Often, I try to set schedules for myself, like for example, I have on my white board a schedule that I wanted to adhere to this week, but I didn’t make the schedule yesterday.  Instead, Gel and I loaded two buck kids who were escaping on a frequent basis and took them to be processed at May’s Meats.  I wasn’t sure if I could manage to get them loaded by myself.  Luckily, I didn’t have to load them by myself: Gel was more than willing to help me.  He even got to unload them and got his fill of eye candy at the processor’s: lots and lots and lots of cattle.  He didn’t know which way to turn.  I bought him several pounds of local pork chops to eat when we got home.  Yep! Expensive dog food, but he’s worth it!

By the time I got back from May’s, it was almost lunchtime.  So much for the schedule.  I did spend about an hour in the garden and did something that wasn’t on my list: started to run the fence to keep Gwen in her pasture that is close to the house.  When she’s in milk, we keep her close by so she doesn’t have to walk so far to be milked.  I’m still thinking about what I’m going to do about managing her and her calf.  A lot depends on what sex the calf is.  If it is a heifer and I’m really hoping it will be, I’ll have to halter break her and get her people friendly so I’ll have a future second milk cow.  If it’s a bull, I’ll probably try to manage keeping the calf on her and just taking her excess milk.  We’ll see.  All that is really important is that the calf is healthy and Gwen has no birthing issues.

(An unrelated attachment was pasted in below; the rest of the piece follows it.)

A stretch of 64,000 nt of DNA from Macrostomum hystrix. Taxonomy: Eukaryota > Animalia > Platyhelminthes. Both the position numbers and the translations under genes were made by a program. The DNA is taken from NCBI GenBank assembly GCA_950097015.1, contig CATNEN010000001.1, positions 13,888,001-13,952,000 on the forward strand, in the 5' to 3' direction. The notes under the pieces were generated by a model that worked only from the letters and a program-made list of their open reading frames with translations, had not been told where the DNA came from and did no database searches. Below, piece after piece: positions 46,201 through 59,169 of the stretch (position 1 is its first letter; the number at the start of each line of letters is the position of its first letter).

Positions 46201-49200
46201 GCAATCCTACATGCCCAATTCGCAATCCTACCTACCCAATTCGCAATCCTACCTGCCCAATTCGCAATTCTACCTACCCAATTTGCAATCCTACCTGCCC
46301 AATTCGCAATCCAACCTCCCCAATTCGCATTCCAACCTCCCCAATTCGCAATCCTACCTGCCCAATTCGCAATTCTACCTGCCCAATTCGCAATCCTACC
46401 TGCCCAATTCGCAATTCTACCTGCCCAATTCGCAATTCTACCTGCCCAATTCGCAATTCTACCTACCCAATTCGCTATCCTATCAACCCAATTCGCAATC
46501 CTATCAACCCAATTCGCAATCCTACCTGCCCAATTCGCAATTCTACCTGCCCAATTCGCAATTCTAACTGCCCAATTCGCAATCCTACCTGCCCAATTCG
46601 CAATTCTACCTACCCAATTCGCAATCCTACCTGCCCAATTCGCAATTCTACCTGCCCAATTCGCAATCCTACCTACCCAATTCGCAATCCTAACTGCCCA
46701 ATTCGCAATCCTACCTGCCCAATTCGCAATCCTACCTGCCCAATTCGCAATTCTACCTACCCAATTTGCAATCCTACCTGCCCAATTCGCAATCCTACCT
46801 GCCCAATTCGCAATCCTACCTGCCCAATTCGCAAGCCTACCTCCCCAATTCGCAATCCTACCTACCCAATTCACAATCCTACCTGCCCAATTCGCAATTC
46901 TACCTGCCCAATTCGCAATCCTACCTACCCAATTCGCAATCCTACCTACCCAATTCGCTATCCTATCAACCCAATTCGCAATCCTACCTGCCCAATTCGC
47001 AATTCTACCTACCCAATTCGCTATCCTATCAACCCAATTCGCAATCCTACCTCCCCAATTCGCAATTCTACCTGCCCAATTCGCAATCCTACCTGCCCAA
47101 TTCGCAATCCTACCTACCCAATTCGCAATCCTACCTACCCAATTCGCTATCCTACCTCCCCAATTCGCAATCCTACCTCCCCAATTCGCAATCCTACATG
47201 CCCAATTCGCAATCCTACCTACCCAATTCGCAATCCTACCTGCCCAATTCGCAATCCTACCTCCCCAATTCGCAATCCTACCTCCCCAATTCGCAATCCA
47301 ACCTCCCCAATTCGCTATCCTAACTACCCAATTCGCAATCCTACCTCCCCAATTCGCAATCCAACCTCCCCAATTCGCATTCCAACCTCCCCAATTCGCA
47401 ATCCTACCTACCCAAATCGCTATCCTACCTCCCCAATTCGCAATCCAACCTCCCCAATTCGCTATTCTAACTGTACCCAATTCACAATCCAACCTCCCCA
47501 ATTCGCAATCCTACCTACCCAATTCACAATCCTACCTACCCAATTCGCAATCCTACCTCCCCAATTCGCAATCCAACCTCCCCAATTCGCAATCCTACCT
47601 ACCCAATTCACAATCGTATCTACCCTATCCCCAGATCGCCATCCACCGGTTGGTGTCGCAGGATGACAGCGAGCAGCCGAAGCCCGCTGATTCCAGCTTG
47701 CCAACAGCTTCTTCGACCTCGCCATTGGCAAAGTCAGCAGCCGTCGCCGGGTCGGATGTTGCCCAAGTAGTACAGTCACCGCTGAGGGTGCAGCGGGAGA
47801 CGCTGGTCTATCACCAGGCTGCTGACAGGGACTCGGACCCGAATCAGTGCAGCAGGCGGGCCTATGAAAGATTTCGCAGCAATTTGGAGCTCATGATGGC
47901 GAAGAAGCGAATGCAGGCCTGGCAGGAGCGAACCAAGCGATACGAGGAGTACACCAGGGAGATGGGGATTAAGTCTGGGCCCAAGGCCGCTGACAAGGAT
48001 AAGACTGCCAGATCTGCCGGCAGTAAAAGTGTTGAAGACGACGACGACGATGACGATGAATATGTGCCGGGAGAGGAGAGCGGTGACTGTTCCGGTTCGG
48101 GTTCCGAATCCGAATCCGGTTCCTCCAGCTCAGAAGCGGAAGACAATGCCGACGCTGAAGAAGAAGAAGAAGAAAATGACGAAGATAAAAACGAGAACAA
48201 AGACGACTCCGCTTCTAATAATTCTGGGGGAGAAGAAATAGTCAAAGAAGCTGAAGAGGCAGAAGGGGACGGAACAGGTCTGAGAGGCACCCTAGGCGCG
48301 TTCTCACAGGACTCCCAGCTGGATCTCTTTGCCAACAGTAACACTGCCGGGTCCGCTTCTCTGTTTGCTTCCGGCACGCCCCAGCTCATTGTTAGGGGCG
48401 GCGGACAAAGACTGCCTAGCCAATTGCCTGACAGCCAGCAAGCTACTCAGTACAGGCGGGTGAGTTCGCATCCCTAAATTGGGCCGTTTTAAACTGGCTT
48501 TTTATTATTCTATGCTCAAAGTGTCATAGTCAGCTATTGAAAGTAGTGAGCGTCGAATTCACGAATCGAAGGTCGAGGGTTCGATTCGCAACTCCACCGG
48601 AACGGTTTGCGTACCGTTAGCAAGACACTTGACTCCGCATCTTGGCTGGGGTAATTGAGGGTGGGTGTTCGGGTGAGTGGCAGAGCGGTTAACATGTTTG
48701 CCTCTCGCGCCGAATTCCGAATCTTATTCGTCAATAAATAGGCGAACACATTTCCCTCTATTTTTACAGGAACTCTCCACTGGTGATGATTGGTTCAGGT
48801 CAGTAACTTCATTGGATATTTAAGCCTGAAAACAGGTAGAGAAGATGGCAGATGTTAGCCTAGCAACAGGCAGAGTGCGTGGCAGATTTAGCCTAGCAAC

So, at least for the rest of August, I’m going to focus on getting what needs to be done before the Animal Welfare Approved audit and the Farm Tour and keep up with the rest of the “stuff” as best I can.  I guess I don’t do a very good job managing my time; or maybe there’s just so much to be done around here … I’d love to think it was the later.

I notice that some farms are worried about their transparency and go to great lengths to defend what they do.  I think a big part of my problem is that I’m too honest.  I tell too much.  However, when it comes to your food, you ought to buy from a farmer who isn’t afraid to tell it like it is and to show you the good, bad and ugly.  That’s all part of farming.  It isn’t all idyllic photographs of clean animals grazing in pastures, especially when you’ve got a bunch of solid white goats and most especially during breeding season, but that’s a topic for another day.  Let’s just hope I don’t get run down by the buck goat this morning like I did yesterday.

Until later …